Multigenerational living is a trend that’s growing and has quadrupled since the 1970s. According to Pew Research, the number of Americans living with multiple generations under one roof rose to nearly 60 million in 2021.
Affordability and cost savings are leading factors driving interest in multigenerational living. The National Association of REALTORS® (NAR) found that for first-time and repeat buyers the ability to pool multiple incomes and purchase a larger home was one of their top three reasons for opting for a multigenerational home.
According to Angela Walters, board chair for the Greater Milwaukee Association of REALTORS® (GMAR), the trend is rising in the Milwaukee area. “Housing prices have dramatically increased but salaries haven’t,” Walters says. “More and more people are combining incomes to increase their homebuying power.”
Walters believes the pandemic also contributed to increased interest in multigenerational homes. “The pandemic caused a lot of people living alone to feel isolated,” she says. “It’s since drawn families closer together as they realize they like being nearer one another.”
Research from Generations United, an advocacy group for children and older adults, found evidence to support Walter’s observations. In its 2021 report, Family Matters: Multigenerational Living Is on the Rise and Here to Stay, the group noted that 79% of survey respondents experienced enhanced bonds or relationships among family members, and 76% felt positive impacts on their mental and/or physical health.
Mike Kollmansberger, real estate broker with Shorewest Realtors, has first-hand experience with multigenerational living. When he and his wife built a new home in 2020, their plans included an apartment above the garage for his mother.
“She felt isolated and lonely in the condo she was living in,” says Kollmansberger. “Now we enjoy being able to check-in with each other more often, even if it’s for two minutes. We can more easily share in impromptu gatherings, too.”
Kollmansberger notes that ensuring privacy for everyone sharing living space is a high priority. “My mom has her own entrance and everything she needs in her apartment,” he says. “We set up ground rules from the beginning to make sure no surprise walk-ins happen. To protect everyone’s privacy, we ring the doorbell or knock first.”
Phu Ngo, sales executive/licensed Realtor with Jay Schmidt Group, Keller Williams, agrees. Ngo is currently renovating a duplex that will accommodate a family upstairs and extended family downstairs.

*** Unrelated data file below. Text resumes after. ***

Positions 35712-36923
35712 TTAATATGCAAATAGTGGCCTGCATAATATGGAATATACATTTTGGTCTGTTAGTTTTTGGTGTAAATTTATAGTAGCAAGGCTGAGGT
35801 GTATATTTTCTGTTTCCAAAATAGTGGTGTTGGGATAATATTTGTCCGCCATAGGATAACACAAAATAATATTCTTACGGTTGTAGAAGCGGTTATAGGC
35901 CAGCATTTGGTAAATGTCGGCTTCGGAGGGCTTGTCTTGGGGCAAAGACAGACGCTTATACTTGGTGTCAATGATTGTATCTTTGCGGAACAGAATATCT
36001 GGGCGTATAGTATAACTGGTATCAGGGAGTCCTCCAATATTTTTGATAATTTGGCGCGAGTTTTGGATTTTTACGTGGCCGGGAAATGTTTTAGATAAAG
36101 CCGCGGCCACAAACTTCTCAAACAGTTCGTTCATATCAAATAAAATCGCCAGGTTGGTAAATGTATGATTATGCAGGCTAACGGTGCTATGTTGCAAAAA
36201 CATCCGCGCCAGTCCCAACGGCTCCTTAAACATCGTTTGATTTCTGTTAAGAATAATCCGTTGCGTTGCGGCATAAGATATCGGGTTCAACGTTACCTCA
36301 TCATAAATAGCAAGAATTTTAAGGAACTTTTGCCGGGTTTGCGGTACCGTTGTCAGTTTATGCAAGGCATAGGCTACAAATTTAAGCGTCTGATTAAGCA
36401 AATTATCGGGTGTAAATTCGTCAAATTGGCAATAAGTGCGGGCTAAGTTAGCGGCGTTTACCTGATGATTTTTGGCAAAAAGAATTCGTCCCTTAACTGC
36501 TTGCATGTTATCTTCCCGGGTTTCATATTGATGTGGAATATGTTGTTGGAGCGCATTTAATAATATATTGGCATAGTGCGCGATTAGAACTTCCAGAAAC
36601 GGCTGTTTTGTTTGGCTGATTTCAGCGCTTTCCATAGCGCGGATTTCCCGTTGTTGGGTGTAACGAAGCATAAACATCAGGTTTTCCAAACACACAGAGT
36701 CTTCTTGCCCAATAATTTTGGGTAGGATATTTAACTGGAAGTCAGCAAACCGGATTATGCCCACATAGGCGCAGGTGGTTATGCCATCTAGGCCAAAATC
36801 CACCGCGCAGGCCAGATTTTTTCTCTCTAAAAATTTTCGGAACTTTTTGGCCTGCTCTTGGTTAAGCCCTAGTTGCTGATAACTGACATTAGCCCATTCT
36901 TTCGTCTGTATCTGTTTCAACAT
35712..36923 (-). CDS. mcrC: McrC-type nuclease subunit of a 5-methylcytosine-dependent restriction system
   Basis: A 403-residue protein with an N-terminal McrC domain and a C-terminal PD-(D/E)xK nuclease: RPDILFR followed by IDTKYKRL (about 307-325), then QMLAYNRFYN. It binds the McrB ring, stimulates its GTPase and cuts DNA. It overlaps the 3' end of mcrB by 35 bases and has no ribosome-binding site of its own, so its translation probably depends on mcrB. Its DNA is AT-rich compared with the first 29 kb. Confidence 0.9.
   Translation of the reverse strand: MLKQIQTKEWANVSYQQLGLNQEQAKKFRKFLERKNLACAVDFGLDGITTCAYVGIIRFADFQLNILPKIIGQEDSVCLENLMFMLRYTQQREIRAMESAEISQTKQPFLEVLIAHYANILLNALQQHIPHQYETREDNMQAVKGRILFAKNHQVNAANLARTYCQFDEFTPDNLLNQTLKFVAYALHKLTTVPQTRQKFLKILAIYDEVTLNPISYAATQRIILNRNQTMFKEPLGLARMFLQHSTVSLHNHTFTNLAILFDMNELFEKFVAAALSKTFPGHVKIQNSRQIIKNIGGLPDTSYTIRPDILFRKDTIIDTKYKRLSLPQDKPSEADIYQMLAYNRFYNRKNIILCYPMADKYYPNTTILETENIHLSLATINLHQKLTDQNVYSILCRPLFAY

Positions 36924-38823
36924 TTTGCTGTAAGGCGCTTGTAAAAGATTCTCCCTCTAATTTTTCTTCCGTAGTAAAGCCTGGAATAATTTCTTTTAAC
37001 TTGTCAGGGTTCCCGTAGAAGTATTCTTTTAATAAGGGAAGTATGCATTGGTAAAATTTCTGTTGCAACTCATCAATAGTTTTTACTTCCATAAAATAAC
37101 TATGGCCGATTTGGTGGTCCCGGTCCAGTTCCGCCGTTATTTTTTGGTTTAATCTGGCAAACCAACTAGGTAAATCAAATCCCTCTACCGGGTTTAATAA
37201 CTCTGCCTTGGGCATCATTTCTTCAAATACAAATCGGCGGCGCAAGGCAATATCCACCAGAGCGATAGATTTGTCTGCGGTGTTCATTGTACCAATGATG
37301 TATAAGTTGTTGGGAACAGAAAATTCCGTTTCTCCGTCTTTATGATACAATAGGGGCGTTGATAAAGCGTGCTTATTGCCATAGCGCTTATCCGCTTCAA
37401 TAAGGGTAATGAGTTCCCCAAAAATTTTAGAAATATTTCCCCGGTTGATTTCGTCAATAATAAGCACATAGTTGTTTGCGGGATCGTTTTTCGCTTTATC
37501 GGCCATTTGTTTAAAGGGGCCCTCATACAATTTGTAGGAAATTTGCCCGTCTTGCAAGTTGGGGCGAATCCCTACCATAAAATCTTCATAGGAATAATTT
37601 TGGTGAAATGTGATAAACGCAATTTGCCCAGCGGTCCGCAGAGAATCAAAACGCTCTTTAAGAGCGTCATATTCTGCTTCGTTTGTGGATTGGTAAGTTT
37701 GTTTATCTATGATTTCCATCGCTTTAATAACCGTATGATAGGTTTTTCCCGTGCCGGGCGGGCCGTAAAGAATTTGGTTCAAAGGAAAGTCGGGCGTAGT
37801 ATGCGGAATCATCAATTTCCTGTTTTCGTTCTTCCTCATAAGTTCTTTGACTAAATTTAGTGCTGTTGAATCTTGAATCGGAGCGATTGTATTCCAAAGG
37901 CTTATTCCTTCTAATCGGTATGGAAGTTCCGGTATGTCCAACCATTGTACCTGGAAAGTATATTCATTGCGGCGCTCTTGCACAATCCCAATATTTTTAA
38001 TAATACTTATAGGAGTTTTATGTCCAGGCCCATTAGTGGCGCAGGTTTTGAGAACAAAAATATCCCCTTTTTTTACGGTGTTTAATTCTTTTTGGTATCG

“Many families want to create a homestead environment to raise their school-age kids,” he says. “Out-of-town and overseas grandparents want to be an active part of their grandchildren’s upbringing. Parents who provide living space for them under their roof makes it possible. But it’s imperative that they create a sense of privacy and separateness for extended family so they feel like they have their own space.”
Although popular, open concept areas aren’t conducive for multigenerational living. Separate bathrooms, dens, finished basements and he/she sheds all provide important privacy spaces while also helping with noise control.
Walters advises those interested in purchasing a multigenerational home pursue it with their eyes open, recognizing they might have some challenges to overcome.
“Someone who’s used to living alone may like it quiet, whereas a family with children can be noisy. People live differently and when you’re sharing space those things need to be taken into account,” says Walters. “As much as we love our families, conflicts can arise but the benefits of living together outweigh any concerns.”
Whether caring for aging parents or young children, multigenerational living is a convenient way to save money. Childcare costs for working parents continue to rise as do costs for assisted living and other senior services.
With more family members living together under one roof, both adults and children receive the most loving and affordable care possible while providing great peace of mind. In addition, transportation costs associated with traveling back and forth to daycare are also eliminated.
According to Sarah Cole, designated broker with Landmark Realty LLC, caring for aging loved ones raises unique home configuration needs. “Even though aging parents may not currently have mobility issues, it’s important to plan for the future,” says Cole. “Bedrooms and bathrooms on one level, double wide stairways, doorways wide enough for a walker or wheelchair and roll-in showers are all factors to keep in mind.”
Often aging parents invest with their children in the purchase of a multigenerational home. Cole advises buyers to have a clear plan in place before the aging parent is unable to make decisions or passes away. “It’s essential to have the property correctly titled,” she says. “Having both owners’ names on the title or putting the property into a trust avoids probate.”
When two or three working adults are interested in buying a multigenerational home, they should know that lenders are receptive to financing options. They may take the highest credit score or combine and average them to secure the best financing.
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